February 22, 2015, 5:33 AM IST Manoj Mitta in Legal airs |  India  | TOI

Having played a key role in bringing about RTI and NREGA, Magsaysay awardee Aruna Roy has been battling attempts by the Modi regime to dilute these laws. Reviewing its eight months, she tells TOI that the govt needs to walk the talk on corruption, inclusive growth and protection of minorities:

In its counter affidavit in the Priya Pillai case, the home ministry named you as one of the activists who, unlike the Greenpeace activist, had never spoken against India before a foreign parliamentary committee. What’s your reaction?

This is a diversionary and mischievous distinction. Indian citizens have the right, in fact the duty, to raise issues of human rights violations. The location of discussion or advocacy is of little relevance, given the disproportionate influence of global capital and the reach of the internet. In order to protect human rights and amplify concerns of affected people, activists have the right to approach every possible platform, domestic and global. Priya Pillai had particular justification in accepting an invitation to speak to British parliamentarians, because Essar is a British company operating in India.

The people of Mahan have made complaints to the Indian government, and it is important that the British people and parliament be informed about how a British firm is violating norms in India.

Why should the Indian government be more concerned about a British company’s interests than of its own ecology, and the interests of tribal citizens? Taking ideological positions on FDI and so-called economic growth is not, in any case, IB’s mandate. Stopping Pillai from leaving the coun- try is doing more to damage India’s reputation as a functioning democracy.

Arvind Kejriwal had worked with you in the RTI movement. What is your take on AAP’s stupendous success in the Delhi election?

Part of the reason AAP won was because people believed it would answer the electorate’s search for a transparent and accountable government. AAP emerged from a civil society movement that began asking for accountability, but eventually felt that solutions lay in formal electoral politics.

Now that AAP has got this decisive mandate it will have to do its best to truly put these values into practice. Democratic functioning is demanding. The Delhi government will have to fulfil promises to various sectors and find the resources to do so. We all hope that they will be able to govern well and with transparent and participatory methods. The question that remains is whether AAP will tap the wealth of experience on these issues in civil society.

The Central Information Commission has been headless for over six months as appeals pile up. Is RTI suffering from benign neglect?

There is no justification for the government not appointing a chief information commissioner soon after taking office. The BJP government is hostile to social sector entitlements, but it made promises about acting decisively on issues of transparency and accountability. The record in its first eight months has been dismal not only on the issue of non-appointment of a chief information commissioner but also in failing to notify rules for the Whistleblower Protection Act and for not activating the Lokpal. People continue to be killed (two in Odisha last month) without any real recourse for protection. Even the passage of the grievance redress law has been ignored, though BJP leaders repeatedly supported it in Parliament and promised its passage on coming to power. This is not benign neglect, but active and de- liberate negligence, to weaken transparency and accountability measures.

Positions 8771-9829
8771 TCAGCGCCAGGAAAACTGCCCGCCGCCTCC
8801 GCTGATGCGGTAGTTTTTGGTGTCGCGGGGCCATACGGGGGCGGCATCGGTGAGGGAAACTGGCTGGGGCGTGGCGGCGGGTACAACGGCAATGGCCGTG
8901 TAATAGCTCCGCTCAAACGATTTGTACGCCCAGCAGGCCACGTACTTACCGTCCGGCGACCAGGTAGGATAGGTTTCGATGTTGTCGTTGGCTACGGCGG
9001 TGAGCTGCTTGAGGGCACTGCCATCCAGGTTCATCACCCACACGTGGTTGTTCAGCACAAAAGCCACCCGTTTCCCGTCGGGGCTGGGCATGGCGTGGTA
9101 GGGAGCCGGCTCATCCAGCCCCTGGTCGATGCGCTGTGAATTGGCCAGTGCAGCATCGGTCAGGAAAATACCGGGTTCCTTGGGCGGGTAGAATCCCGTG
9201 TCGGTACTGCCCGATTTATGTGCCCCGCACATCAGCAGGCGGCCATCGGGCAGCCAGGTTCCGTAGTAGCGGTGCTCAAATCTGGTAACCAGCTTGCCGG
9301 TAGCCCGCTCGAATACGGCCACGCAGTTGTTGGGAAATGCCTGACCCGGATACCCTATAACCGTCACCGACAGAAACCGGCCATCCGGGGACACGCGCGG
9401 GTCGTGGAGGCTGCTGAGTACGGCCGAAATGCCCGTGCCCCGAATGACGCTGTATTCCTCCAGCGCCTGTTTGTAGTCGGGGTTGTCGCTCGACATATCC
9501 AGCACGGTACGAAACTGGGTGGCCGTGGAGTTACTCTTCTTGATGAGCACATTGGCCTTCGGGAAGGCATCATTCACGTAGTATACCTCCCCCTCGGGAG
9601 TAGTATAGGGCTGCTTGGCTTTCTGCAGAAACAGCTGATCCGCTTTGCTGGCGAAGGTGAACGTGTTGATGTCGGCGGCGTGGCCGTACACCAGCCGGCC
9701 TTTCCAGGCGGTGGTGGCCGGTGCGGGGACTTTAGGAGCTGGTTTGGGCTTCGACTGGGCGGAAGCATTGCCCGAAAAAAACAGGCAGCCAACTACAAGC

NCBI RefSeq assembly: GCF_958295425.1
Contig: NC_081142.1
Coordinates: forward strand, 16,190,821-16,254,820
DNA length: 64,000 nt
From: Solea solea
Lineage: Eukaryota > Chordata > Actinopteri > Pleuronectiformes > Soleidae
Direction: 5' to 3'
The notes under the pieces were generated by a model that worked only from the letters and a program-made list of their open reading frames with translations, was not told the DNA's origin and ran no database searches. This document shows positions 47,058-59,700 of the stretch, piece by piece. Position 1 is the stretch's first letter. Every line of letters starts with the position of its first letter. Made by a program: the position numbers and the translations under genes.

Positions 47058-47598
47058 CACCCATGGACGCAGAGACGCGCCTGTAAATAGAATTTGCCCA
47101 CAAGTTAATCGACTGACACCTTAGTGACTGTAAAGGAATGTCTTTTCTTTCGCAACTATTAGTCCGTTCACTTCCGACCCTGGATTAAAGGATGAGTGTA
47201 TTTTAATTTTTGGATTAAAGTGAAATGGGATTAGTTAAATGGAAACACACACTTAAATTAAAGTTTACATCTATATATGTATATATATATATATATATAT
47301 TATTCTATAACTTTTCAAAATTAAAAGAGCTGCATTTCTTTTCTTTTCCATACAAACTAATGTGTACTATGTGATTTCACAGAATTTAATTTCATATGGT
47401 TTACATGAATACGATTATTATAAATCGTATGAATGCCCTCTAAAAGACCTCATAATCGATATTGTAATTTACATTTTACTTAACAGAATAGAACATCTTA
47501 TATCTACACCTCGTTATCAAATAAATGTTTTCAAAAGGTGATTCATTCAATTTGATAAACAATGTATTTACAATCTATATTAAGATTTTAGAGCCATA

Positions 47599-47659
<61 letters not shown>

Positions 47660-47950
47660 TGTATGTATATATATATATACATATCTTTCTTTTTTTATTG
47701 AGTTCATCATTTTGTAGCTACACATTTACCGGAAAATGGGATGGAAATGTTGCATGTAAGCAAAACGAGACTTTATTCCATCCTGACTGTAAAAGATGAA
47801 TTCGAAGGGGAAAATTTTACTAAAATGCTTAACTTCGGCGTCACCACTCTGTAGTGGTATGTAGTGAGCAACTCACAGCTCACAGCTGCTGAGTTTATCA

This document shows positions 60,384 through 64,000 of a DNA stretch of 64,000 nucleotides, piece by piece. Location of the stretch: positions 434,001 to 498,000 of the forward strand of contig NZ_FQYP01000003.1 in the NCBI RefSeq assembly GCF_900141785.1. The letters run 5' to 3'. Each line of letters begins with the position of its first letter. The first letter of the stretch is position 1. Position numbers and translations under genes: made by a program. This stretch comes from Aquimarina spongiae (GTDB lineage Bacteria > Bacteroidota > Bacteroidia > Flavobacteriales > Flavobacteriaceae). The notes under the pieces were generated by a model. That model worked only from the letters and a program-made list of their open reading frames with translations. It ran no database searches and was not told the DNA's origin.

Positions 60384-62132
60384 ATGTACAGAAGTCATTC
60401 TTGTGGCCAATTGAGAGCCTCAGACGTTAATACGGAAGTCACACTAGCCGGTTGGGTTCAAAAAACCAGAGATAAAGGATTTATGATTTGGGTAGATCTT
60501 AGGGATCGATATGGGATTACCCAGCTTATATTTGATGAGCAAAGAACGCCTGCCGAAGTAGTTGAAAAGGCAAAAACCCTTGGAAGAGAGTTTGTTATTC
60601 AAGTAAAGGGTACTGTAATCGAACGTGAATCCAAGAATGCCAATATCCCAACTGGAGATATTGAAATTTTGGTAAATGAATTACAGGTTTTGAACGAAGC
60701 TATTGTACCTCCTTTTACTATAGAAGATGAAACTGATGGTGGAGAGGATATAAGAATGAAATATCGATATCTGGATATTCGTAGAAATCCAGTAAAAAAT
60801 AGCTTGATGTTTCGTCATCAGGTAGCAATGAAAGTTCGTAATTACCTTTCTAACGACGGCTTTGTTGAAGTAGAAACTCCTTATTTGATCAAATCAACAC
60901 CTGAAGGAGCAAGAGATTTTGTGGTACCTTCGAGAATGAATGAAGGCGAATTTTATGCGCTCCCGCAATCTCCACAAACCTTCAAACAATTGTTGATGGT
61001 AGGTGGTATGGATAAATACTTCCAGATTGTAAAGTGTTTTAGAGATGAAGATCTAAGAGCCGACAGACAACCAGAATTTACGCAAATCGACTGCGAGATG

In December, you organized a rally in Delhi against the dilution of MGNREGA. Has the government addressed your concerns?

However diluted, MGNREGA continues to be a lifeline for the rural poor in many parts of the country. The threat of closure has been averted and proposed amendments have been withdrawn, after protests. However, for MGNREGA and other basic social sector entitlements, it is real allocations that have to be looked at. In fact, if we really believe in “inclusive growth”, then the absolute minimum to be maintained is the ratio as a percentage of GDP. In 2009-10, MGNREGA expenditure was roughly 0.84% of GDP, and it fell to about a fourth of that amount at 0.22 % of GDP this year. We have to watch the budget this year through these parameters. This government is increasingly seen as pro-corporate and anti-poor. No government in India can remain in power for long with that kind of reputation.

But isn’t Swachh Bharat a laudable initiative?

Swachh Bharat is a laudable objective which will remain merely rhetoric unless credible mechanisms are created. This requires a high degree of perseverance, planning, and commitment not seen in enough measure to even call it a programme. Gandhi cannot be a symbolic brand or mascot, reduced to a broom! Swachhata has to extend beyond physical dirt and must be an effort to cleanse the Augean stables of corruption, caste-based hierarchies and untouchability that continue to plague India’s democracy.

Given your association with the citizens’ tribunal that probed the Gujarat 2002 violence, why do you think Modi took so long to break his silence on the growing threats to religious freedom?

The Gujarat violence was a deliberate attack on innocent people of a minority community for political gain. The string of bigoted comments and attacks on minorities that we have seen over the last eight months is disturbing. Public opinion has finally pushed the PM to make some conciliatory remarks. However, the PM will have to follow his comments with proactive and exemplary action before these assurances gain any credibility.